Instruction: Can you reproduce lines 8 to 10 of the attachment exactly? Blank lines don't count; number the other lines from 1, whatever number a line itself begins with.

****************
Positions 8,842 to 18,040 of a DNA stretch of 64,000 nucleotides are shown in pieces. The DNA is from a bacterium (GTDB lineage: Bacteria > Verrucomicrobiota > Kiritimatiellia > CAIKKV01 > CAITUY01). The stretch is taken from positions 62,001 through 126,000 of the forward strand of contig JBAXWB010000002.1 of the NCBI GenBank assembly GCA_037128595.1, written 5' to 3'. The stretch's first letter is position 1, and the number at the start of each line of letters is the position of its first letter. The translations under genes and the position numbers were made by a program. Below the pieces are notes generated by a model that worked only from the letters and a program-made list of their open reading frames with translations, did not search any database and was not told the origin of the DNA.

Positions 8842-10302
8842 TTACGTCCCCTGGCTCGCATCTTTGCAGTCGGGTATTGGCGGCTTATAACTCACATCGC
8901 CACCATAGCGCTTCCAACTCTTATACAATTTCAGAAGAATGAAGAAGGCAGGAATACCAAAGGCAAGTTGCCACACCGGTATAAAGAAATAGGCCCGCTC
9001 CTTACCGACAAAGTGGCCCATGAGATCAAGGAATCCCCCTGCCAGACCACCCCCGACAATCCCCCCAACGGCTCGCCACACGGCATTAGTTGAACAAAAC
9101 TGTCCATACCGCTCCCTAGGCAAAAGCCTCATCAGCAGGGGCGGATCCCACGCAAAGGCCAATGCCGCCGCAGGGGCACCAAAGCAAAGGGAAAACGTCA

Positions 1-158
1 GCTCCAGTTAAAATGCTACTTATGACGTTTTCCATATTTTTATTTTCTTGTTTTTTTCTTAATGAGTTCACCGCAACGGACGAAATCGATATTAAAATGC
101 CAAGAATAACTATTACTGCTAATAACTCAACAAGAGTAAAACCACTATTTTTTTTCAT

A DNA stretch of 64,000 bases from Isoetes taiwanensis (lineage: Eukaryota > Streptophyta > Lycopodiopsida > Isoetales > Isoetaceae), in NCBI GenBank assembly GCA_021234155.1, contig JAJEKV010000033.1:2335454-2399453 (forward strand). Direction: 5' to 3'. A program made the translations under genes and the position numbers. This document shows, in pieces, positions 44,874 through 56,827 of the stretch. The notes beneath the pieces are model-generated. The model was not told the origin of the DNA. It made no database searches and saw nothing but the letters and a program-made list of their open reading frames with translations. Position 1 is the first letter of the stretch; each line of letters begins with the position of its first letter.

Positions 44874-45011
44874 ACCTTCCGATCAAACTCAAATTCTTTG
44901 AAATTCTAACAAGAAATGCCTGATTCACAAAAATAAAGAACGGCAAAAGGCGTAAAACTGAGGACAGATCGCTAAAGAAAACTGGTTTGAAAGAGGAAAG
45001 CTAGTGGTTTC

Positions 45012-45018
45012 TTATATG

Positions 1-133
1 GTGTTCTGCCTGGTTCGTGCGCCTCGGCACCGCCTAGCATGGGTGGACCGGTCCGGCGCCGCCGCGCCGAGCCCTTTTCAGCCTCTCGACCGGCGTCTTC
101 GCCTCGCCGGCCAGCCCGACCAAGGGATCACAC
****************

1 GCTCCAGTTAAAATGCTACTTATGACGTTTTCCATATTTTTATTTTCTTGTTTTTTTCTTAATGAGTTCACCGCAACGGACGAAATCGATATTAAAATGC
101 CAAGAATAACTATTACTGCTAATAACTCAACAAGAGTAAAACCACTATTTTTTTTCAT

A DNA stretch of 64,000 bases from Isoetes taiwanensis (lineage: Eukaryota > Streptophyta > Lycopodiopsida > Isoetales > Isoetaceae), in NCBI GenBank assembly GCA_021234155.1, contig JAJEKV010000033.1:2335454-2399453 (forward strand). Direction: 5' to 3'. A program made the translations under genes and the position numbers. This document shows, in pieces, positions 44,874 through 56,827 of the stretch. The notes beneath the pieces are model-generated. The model was not told the origin of the DNA. It made no database searches and saw nothing but the letters and a program-made list of their open reading frames with translations. Position 1 is the first letter of the stretch; each line of letters begins with the position of its first letter.